Jul. 3, 2012; Phoenix, AZ, USA: Arizona Diamondbacks pitcher Trevor Bauer did not endear himself with teammates, like catcher Miguel Montero, when he was called up during last season. Mandatory Credit: Mark J. Rebilas-USA TODAY Sports

Diamondbacks Now Have Depth on Pitching Staff to Make Deals

Ian Kennedy is one of a number of talented pitchers that the Arizona Diamondbacks have stockpiled. Mandatory Credit: Matt Kartozian-USA TODAY Sports

When general managers seek out each other during this time of year to discuss roster movement, the GM with the better pitching prospects tends to hold the cards when it comes to a potential bargain. Every GM seeks out better pitching and luckily for the Arizona Diamondbacks, pitching is one thing they have in abundance.  If a deal is going to happen with the D’Backs in which they get back a major league ready position player (namely, a shortstop), rest assured that one or more of Arizona’s young arms will be included in the deal.

With the signing of former Oakland A’s pitcher Brandon McCarthy on Saturday, the Diamondbacks now have a starting rotation that will almost certainly feature Ian Kennedy, Wade Miley, Trevor Cahill and McCarthy. At the beginning of the season, it looks like four men will battle for the fifth spot in the rotation: Josh Collmenter, Trevor Bauer, Tyler Skaggs and Patrick Corbin.

Collmenter is the longest tenured of the four and has the most experience of the group, but has had his issues as a full-time starter (5-3, 3.69 ERA in 90.1 innings pitched in 2012). Bauer’s brief tenure in the big leagues last year was marked by poor pitching performances (1-2, 6.06 ERA in 16.1 IP in 2012) and the fact that his routine and demeanor caused waves in the dressing room. Skaggs had the opportunity to start a few games late in the season with some mixed results (1-3, 5.83 ERA in 29.1 IP in 2012), but showed promise. Corbin was somewhat effective as a starter, which earned him multiple call-ups throughout the season (6-8, 4.54 ERA in 107 IP in 2012).

If you add in two more young pitchers in Archie Bradley (12-6, 3.84 ERA in Class-A South Bend last season) and David Holmberg (11-8, 3.32 ERA between Class A Visalia and Class AA Mobile last season), Arizona has a minor league pitching system that has to be the envy of many organizations. General Manager Kevin Towers has an trunk full of riches to deal from.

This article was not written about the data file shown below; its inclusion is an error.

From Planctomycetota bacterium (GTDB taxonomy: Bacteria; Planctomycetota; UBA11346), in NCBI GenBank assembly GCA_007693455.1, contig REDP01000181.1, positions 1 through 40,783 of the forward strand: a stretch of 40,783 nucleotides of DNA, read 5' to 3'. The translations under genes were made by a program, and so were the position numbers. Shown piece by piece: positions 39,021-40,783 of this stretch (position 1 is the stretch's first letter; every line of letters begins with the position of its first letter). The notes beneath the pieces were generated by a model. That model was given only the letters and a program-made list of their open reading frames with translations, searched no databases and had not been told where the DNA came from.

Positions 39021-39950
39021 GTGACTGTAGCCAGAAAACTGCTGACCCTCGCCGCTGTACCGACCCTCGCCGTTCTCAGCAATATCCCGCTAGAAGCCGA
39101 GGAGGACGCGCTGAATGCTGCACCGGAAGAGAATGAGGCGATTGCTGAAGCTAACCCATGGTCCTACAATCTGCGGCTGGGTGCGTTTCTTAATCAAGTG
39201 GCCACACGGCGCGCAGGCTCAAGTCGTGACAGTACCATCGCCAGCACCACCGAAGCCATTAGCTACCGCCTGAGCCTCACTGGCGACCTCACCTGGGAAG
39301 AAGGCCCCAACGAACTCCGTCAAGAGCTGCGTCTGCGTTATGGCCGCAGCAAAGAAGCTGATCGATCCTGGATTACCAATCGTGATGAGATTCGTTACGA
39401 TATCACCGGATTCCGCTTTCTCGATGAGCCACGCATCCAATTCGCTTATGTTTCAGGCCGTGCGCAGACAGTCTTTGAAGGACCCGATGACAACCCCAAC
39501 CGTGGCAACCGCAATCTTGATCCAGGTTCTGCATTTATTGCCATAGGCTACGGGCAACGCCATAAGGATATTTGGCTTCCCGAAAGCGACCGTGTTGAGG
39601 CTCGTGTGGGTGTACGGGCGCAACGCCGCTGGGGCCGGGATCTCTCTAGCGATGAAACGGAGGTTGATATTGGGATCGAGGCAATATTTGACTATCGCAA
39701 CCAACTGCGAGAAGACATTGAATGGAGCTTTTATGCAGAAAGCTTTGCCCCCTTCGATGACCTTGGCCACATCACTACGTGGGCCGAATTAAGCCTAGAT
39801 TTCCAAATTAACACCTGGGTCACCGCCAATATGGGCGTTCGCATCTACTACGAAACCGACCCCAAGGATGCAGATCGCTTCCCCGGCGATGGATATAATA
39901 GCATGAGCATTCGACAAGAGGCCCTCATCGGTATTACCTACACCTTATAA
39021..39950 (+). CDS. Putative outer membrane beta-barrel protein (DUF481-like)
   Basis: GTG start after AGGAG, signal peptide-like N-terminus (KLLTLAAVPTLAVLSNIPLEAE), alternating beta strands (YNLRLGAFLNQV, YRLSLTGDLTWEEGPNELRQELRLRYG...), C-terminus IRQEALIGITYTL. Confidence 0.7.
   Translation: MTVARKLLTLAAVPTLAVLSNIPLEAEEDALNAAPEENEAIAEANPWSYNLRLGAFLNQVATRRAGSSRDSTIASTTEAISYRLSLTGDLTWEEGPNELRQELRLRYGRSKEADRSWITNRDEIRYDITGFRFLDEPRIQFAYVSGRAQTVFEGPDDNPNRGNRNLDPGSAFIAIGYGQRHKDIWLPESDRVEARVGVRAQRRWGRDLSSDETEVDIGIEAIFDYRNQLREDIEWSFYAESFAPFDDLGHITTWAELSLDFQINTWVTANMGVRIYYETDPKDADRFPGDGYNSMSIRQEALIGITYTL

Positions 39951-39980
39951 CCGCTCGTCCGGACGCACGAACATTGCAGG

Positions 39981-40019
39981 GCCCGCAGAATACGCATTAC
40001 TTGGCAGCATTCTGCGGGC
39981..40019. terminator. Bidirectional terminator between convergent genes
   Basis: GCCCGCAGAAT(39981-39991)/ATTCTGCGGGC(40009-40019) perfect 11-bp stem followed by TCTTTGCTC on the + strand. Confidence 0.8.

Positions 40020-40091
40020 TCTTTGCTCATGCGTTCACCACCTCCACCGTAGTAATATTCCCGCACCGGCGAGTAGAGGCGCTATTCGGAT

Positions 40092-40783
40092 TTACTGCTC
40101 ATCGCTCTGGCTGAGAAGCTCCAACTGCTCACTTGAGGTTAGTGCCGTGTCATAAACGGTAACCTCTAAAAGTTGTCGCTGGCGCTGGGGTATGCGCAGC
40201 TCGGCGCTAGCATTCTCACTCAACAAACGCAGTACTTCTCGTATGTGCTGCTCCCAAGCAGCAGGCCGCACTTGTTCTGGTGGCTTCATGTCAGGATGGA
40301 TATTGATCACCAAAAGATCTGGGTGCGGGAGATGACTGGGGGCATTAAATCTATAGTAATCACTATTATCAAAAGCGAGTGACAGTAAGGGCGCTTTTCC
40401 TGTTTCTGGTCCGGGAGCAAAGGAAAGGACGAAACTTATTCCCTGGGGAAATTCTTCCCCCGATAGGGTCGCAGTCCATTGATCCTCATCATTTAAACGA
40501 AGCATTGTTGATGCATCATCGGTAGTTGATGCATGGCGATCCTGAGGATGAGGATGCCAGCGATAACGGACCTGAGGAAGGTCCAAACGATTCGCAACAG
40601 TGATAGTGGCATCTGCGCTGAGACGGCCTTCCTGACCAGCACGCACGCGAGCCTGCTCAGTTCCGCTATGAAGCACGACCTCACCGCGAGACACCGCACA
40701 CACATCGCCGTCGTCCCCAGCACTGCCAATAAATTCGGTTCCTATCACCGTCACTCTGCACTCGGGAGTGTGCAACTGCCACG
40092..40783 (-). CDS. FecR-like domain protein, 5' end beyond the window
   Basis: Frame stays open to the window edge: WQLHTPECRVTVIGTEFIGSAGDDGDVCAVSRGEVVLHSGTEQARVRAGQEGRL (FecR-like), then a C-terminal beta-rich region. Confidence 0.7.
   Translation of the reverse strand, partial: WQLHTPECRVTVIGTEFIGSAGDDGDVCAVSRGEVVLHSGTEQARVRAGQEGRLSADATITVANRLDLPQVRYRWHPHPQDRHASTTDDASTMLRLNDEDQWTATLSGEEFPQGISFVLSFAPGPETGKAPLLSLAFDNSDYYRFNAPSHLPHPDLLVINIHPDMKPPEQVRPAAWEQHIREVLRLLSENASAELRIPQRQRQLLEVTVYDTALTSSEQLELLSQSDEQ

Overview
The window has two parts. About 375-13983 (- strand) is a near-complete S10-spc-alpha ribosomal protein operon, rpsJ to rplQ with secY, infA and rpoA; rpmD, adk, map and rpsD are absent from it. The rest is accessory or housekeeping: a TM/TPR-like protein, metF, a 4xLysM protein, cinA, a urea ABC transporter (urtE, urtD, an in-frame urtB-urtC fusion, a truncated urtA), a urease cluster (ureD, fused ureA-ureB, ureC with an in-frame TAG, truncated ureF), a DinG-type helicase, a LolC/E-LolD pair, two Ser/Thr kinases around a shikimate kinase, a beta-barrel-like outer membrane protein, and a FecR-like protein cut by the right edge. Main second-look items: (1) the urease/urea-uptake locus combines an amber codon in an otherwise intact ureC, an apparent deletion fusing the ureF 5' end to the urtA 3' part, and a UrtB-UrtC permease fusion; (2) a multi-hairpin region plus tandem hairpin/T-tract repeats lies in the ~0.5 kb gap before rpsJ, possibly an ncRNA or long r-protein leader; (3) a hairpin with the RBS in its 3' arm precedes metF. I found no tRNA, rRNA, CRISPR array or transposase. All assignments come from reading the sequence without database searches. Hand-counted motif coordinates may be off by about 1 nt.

The situation becomes a little easier to predict if the D’Backs use their pitching strength to deal one or a number of the young starting pitchers for an upgrade at shortstop. Towers says that he is open to listening for deals that include other positions on the field, but the one glowing weakness appears to be at shortstop.

Even if a deal is not struck between the D’Backs and potential suitors, they can always position themselves to be in the discussions near the trade deadline with the pitching that they have. Daniel Hudson will return (most likely in July) and that could bump one of the aforementioned pitchers from the rotation.

Whichever one of the six young arms does win the 5th spot in the rotation, he will have earned it. The competition for that spot will be one of the most hotly contested throughout all the big leagues during training camp. Those that do not win the job, will be on the market. Even if one of those pitchers wins the 5th spot, Towers could see it as an audition for other teams to look at what we have and then replace them with another young, capable arm if the right deal comes around.

With the addition of Brandon McCarthy, the Arizona Diamondbacks are sitting pretty when it comes to the future of their pitching staff and do not be surprised if the patient and strategic general manager of the D’Backs uses this strength to his advantage in future deals.

Next Diamondbacks Game View full schedule »
Wednesday, Sep 1717 Sep12:40San Francisco GiantsBuy Tickets

Tags: Archie Bradley Arizona Diamondbacks Brandon Mccarthy Daniel Hudson David Holmberg Free Agency Ian Kennedy Major League Baseball Rumors Trades Trevor Cahill Wade Miley

comments powered by Disqus